Letter of Permission to Drive a Vehicle in Mexico | Mexpro

Letter of Permission to Drive a Vehicle in Mexico

A notarized letter of permission is a certified document, written by the owner of a vehicle, specifically giving authorization for someone, other than the owner, to drive their vehicle in Mexico.

Permission letters are not only required for insurance purposes, but also to meet legal requirements for driving a borrowed, leased, or financed vehicle into another country (like Mexico).

There are several reasons why you might need a permission letter to take a vehicle across the border into Mexico, including...

  1. You have a loan on your vehicle and you're still making payments.
  2. You are leasing your vehicle.
  3. You are driving a rental vehicle.
  4. You are driving a work vehicle, or a company car, that you do not own.
  5. You are borrowing someone else's vehicle, and they are not traveling with you.

It is better to know if you will need a letter of permission before beginning your trip. If you do not own the vehicle that you are planning to drive to in Mexico, it makes sense to make the necessary arrangements to get the letter before you depart.

Financed Vehicles

It is common to borrow money from a lending institution or individual when purchasing a motor vehicle. If you have ever taken out a loan to buy a car, truck, van, SUV, motorcycle, motorhome, travel trailer, or other type of vehicle, then a lien was placed against that vehicle.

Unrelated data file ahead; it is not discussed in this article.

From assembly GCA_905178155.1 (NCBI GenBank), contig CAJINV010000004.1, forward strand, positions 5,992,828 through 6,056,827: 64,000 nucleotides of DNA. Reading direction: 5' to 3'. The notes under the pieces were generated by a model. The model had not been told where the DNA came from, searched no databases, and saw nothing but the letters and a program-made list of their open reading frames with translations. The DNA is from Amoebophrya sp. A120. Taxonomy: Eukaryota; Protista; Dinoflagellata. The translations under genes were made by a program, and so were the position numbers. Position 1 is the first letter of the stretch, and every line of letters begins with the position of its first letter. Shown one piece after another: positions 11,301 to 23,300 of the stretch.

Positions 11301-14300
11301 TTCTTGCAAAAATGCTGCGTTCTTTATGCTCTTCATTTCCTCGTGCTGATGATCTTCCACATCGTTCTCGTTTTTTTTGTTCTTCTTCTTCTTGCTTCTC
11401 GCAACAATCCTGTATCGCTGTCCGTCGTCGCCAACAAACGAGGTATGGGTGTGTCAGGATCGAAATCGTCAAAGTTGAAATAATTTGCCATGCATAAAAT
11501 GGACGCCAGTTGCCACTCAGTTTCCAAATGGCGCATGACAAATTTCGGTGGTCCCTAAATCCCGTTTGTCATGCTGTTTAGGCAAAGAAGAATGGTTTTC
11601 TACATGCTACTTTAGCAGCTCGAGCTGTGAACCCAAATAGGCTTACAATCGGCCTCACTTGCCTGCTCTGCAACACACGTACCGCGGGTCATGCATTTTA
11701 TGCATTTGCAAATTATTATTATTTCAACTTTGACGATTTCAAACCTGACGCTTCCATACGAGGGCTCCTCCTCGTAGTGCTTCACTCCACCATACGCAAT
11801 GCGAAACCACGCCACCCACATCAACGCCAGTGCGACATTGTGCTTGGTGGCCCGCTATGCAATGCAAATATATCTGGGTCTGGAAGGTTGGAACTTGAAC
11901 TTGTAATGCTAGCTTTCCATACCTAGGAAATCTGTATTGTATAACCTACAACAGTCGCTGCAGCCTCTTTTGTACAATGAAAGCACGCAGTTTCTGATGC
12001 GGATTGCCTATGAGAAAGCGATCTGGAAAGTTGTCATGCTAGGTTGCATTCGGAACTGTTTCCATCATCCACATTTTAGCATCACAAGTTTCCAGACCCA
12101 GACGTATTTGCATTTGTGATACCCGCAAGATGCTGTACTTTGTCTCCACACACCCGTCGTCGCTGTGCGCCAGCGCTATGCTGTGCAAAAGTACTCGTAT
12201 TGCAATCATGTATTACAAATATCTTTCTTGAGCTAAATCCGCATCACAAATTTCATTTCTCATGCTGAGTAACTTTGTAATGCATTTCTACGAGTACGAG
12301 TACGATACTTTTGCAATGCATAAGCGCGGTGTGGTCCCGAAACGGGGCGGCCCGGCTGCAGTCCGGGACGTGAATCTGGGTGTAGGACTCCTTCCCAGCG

Whenever there is a lien on a vehicle, the lienholder maintains a legal financial interest in that vehicle until the loan is completely paid off. Meaning the lienholder is still the owner of the vehicle until the loan is paid off. Once the loan on the vehicle is paid, the lien is removed, and then the title is transferred.

The Lienholder Gets Paid First

When talking about insurance, the lienholder is often referred to as the loss payee on the insurance policy. This is because the lienholder would be the first to receive an insurance claims payout after a loss, instead of the policyholder, also called the named insured. The policyholder would only receive the remaining amount, after the balance of the loan is fully paid.

Why You Need a Letter of Permission from the Lienholder

If there is a lienholder listed on the title for your vehicle, the lender still maintains at least partial ownership of the vehicle, even if you only have one payment left. Because of the lienholder's ownership in the vehicle, the lender has a say in whether you can legally take the financed vehicle outside of the country and the conditions around it.

Vehicle Insurance Prior to Written Permission

The lienholder wants their investment properly insured so they don't lose money, especially while it is away from its home country. They will require you to provide proof that you have purchased a Mexico insurance policy with the proper coverage before they will provide you with a letter of permission.